It is the parable of human evolution that Gilles Cenazandotti unveils here; an allegory, or maybe a fable of how the human fulfills its descending curve on the evolutionary ellipsis where we are about to transform into a different species. As the Homo sapiens slowly gives way to Cyber sapiens, a creature part digital and part biological integrating the digital and the molecular dimension as a step away from the merge of biology and technology, the human body is less and less the manifestation of a human or humanizing presence. Will the world be shared and divided between biological clones, technological humanoids, and the immaterial multiples of the virtual world? Will the new human encounter forms of life that slowly become self-aware and transgress their condition?
It is the body that faces the most radical challenges today. Imperfections and incompleteness become reasons enough for the body to turn into a matter of personal (post-)creation. Its fragility and limitations express the quest for a ‘posthumanity’ where the natural body is no longer the object of beauty and desire, but an autonomous surface for cyborgisation and virtualization. Free from its bodily condition, the posthuman is an enhanced form of life, in close connection with technological performance. Technology delivers humanity from its limitation by imitating the organic. The cultural construction of tangible bodies and ideal beauty makes way for the technological exceptionalism.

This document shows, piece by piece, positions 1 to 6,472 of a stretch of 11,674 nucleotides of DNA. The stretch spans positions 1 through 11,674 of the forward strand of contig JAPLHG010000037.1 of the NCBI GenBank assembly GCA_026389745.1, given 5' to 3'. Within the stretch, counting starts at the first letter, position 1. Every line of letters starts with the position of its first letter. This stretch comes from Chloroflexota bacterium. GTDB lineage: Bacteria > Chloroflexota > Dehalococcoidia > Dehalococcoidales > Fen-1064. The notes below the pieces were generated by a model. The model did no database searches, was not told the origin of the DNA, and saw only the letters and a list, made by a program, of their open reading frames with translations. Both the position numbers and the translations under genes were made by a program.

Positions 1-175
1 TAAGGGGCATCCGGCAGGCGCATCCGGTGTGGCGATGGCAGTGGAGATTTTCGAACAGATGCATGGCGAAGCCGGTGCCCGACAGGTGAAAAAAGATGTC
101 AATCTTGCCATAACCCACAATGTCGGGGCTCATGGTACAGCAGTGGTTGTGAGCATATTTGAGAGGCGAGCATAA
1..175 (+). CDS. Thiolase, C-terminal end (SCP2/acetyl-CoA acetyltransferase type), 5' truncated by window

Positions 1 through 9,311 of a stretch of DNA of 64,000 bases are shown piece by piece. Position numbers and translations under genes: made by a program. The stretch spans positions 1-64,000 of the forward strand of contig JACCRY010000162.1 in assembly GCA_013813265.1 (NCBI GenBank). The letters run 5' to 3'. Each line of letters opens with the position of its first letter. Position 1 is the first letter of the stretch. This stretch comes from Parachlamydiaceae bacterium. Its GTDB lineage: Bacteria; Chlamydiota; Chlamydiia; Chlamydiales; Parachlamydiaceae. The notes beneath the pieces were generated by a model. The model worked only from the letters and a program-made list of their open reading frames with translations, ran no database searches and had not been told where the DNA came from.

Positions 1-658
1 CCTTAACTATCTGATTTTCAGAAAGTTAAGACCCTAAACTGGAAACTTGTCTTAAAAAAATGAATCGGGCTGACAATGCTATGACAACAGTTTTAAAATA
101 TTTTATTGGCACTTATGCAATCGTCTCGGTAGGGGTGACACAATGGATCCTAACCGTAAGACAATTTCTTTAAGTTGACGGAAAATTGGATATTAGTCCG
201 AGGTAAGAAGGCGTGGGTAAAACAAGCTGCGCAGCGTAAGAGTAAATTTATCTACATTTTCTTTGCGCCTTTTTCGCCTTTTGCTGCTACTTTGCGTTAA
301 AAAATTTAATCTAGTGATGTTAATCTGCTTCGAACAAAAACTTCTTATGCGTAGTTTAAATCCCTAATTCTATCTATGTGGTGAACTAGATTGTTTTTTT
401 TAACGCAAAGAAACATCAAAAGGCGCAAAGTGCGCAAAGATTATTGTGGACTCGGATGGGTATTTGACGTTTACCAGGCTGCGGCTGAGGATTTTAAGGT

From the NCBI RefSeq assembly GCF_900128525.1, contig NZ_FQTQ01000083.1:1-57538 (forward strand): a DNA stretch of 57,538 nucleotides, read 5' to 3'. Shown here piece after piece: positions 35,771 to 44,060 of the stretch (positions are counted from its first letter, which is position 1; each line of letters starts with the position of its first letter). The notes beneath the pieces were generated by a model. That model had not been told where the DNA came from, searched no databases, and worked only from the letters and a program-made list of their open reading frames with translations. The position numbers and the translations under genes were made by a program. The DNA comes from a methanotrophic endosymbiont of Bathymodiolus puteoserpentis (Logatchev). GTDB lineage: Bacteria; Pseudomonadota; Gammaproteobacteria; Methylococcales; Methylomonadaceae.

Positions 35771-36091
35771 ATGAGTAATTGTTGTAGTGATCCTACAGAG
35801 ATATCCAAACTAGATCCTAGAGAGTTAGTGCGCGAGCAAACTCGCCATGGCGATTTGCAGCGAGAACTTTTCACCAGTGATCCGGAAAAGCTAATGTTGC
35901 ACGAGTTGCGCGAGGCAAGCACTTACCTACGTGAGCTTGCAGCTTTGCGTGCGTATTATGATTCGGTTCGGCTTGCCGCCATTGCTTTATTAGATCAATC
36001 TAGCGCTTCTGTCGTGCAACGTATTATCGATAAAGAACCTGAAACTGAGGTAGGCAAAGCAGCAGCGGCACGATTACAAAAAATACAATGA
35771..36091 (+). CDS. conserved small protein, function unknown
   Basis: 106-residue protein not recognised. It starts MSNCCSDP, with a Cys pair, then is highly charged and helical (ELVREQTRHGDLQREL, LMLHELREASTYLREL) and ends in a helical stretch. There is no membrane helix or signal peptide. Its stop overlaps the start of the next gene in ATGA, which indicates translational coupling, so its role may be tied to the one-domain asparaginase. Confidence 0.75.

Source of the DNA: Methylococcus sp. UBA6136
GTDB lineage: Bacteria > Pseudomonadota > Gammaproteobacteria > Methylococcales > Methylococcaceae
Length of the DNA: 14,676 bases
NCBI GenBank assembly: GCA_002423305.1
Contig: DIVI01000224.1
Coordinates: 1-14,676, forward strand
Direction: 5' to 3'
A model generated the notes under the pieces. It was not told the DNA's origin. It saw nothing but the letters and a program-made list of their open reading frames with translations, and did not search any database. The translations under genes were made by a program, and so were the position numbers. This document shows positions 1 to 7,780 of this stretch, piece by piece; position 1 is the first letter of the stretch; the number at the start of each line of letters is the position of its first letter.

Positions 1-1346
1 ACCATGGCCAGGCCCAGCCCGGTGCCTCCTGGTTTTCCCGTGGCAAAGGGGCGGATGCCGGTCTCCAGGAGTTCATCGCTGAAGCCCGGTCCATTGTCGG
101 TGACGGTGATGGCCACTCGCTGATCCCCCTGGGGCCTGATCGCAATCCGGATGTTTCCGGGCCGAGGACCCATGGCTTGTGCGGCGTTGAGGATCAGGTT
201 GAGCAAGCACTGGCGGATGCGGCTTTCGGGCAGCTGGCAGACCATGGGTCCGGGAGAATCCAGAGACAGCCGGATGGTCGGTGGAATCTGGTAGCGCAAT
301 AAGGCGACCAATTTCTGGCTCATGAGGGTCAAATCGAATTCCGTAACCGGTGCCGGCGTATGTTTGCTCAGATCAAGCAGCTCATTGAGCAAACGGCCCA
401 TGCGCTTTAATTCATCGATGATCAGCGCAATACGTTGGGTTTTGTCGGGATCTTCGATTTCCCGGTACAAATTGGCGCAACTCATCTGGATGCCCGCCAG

In Gilles Cenazandotti’s Parabolhomme, a hybrid body of digitised flesh and intrusive technology makes us wonder about the new post-biological era we are about to enter. Robotics imitating natural forms and patterns into infinitely more elaborated, complicated yet efficient structures, are the new figures of transgression and subversion, replacing the dominant representations in today’s society. Not a full cyborg yet, but ageless, genderless, and pure nevertheless, Cenazandotti’s human is an expression of our desire for an all-powerful technology that might bring the promise of immortality. Its face has lost the traits of individuality, intimacy and recognition; its gaze no longer scrutinizes the outlooks – it is a gaze through the porthole, captive and hermetically closed inside its form.
Text by Sabin Bors / March 12, 2014. All rights reserved.